The Post has the star power but a story we've heard


In today's world of politics and news cycles challenging the government, you may wonder how it all began. The Post follows the rise of the Washington Post from a small paper to the leading news source out of Washington DC. This film has star power in front and behind the camera - and it shows. 

The Post is led by two powerhouse performances in Meryl Streep and Tom Hanks at odds with each other on publishing government documents about the war in Vietnam. Hanks plays the editor in chief at the paper while Streep plays the part of its owner and plans on taking the company public on the New York Stock Exchange. Tom Hanks is in peak performance and drives most of the film into each controversy by trying to uphold the first amendment in freedom of the press. Meryl Streep is a shark throughout the film, biding her time to the end where she gives a stirring speech to rally the final decision of the film. The gem here is that because they bring so much to The Post, it elevates everyone's performance around them and forces everybody to act on their level. It really shows as nobody lacks and everyone pushes in each scene to drive the film forward. 

Steven Spielberg directs, another historical drama following War Horse and Lincoln. It definitely looks and feels like a recent Spielberg film which is a good and bad thing. When everyone brings their A-game, does it elevate the film or only yield higher expectations out of everyone involved? That's the problem The Post runs into; everything is great, but feels average for the people involved. Not only that but this film comes out after the Academy Award winner Spotlight which delved into investigative journalism and The Post falls short of the huge stakes that made that film a winner. The drama is there, but doesn't feel elevated to dire circumstances and that makes the film fall short of being spectacular.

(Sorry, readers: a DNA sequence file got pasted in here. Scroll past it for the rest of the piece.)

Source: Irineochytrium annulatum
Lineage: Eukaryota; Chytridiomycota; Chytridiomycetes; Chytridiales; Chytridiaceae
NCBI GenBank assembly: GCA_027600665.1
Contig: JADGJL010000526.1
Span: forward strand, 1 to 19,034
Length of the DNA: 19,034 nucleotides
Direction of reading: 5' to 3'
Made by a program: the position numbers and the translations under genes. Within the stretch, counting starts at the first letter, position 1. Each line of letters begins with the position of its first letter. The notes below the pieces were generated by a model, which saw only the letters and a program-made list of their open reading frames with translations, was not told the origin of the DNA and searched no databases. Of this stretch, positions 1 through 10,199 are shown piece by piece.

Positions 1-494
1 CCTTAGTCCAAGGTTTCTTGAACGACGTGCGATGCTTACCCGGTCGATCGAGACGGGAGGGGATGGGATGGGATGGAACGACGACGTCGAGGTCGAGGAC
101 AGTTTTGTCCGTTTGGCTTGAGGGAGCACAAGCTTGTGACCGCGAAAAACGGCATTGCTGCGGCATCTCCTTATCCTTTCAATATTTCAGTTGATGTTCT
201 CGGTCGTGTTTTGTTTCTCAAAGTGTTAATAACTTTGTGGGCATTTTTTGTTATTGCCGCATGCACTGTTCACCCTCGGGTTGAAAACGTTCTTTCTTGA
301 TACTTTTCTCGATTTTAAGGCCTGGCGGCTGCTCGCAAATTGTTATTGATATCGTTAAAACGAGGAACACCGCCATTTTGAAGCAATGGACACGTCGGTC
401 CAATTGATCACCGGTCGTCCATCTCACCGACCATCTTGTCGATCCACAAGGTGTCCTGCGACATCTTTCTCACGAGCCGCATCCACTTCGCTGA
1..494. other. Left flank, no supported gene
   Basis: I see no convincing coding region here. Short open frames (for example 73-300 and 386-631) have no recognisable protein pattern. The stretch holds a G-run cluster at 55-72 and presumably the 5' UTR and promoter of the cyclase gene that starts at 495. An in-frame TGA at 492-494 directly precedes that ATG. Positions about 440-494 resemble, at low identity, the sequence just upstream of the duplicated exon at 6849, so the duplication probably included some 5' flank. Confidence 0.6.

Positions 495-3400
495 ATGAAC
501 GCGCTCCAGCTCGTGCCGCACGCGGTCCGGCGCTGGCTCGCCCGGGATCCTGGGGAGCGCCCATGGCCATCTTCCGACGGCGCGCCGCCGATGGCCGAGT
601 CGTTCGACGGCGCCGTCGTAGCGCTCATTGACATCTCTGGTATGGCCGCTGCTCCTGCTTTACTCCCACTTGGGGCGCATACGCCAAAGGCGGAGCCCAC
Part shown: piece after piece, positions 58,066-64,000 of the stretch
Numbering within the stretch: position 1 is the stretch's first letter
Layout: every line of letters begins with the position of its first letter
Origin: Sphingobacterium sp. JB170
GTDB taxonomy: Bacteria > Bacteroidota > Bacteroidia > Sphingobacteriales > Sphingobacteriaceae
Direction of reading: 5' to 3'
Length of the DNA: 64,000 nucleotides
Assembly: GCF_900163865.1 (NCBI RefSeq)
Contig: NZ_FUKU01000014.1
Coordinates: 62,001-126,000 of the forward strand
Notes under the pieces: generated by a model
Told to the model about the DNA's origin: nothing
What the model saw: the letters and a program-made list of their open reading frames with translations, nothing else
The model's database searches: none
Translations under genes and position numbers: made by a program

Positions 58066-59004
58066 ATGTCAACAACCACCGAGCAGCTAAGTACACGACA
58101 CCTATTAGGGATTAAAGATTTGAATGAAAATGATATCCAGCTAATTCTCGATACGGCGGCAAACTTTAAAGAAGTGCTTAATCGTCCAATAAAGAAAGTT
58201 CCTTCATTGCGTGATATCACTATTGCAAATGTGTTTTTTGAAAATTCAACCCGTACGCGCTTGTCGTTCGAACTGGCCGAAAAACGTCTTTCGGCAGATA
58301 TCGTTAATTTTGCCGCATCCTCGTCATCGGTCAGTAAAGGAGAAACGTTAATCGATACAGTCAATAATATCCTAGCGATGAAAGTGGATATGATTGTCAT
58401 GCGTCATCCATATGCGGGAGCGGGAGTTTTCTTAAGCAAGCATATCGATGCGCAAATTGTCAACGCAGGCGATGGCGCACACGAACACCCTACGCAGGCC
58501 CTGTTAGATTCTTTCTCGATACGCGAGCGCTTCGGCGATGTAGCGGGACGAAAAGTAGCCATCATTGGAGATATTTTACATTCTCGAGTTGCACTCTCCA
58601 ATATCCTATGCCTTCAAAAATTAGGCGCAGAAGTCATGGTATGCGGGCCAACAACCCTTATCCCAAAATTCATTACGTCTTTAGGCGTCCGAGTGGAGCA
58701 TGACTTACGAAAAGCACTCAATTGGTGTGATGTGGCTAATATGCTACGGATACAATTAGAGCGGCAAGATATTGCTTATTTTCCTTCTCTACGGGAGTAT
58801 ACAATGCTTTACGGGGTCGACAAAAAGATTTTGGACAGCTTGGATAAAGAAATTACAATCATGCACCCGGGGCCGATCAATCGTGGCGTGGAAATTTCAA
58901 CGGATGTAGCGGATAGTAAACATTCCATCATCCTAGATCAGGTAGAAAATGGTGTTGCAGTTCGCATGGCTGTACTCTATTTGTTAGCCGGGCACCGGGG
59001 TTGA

While The Post shows how the Washington Post came to hold high importance in today's world, the film itself won't hold any significance in the future. It feels very average for everybody involved even though they bring their best. You leave feeling wanting more out of everybody involved although they are at the top of their game.

- Mike